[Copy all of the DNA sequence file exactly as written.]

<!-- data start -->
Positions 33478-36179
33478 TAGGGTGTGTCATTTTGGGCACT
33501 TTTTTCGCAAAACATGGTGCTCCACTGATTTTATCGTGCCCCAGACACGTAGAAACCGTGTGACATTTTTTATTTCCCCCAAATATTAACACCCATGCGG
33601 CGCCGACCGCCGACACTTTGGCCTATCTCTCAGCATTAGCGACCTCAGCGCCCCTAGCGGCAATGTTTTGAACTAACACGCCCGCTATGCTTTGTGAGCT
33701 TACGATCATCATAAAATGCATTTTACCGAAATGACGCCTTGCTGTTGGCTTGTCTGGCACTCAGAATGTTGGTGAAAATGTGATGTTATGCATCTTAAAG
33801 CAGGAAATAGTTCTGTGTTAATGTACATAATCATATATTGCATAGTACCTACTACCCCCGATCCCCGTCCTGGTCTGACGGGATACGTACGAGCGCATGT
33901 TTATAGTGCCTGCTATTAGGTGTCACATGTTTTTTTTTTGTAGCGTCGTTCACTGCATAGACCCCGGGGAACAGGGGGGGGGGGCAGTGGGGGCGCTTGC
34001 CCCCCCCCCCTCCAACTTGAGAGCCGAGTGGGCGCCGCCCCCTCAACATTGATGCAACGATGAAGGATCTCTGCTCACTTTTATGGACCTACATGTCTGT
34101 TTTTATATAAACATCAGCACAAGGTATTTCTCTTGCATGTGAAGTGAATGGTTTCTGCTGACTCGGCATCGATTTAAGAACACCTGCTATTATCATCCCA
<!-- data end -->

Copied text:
Positions 33478-36179
33478 TAGGGTGTGTCATTTTGGGCACT
33501 TTTTTCGCAAAACATGGTGCTCCACTGATTTTATCGTGCCCCAGACACGTAGAAACCGTGTGACATTTTTTATTTCCCCCAAATATTAACACCCATGCGG
33601 CGCCGACCGCCGACACTTTGGCCTATCTCTCAGCATTAGCGACCTCAGCGCCCCTAGCGGCAATGTTTTGAACTAACACGCCCGCTATGCTTTGTGAGCT
33701 TACGATCATCATAAAATGCATTTTACCGAAATGACGCCTTGCTGTTGGCTTGTCTGGCACTCAGAATGTTGGTGAAAATGTGATGTTATGCATCTTAAAG
33801 CAGGAAATAGTTCTGTGTTAATGTACATAATCATATATTGCATAGTACCTACTACCCCCGATCCCCGTCCTGGTCTGACGGGATACGTACGAGCGCATGT
33901 TTATAGTGCCTGCTATTAGGTGTCACATGTTTTTTTTTTGTAGCGTCGTTCACTGCATAGACCCCGGGGAACAGGGGGGGGGGGCAGTGGGGGCGCTTGC
34001 CCCCCCCCCCTCCAACTTGAGAGCCGAGTGGGCGCCGCCCCCTCAACATTGATGCAACGATGAAGGATCTCTGCTCACTTTTATGGACCTACATGTCTGT
34101 TTTTATATAAACATCAGCACAAGGTATTTCTCTTGCATGTGAAGTGAATGGTTTCTGCTGACTCGGCATCGATTTAAGAACACCTGCTATTATCATCCCA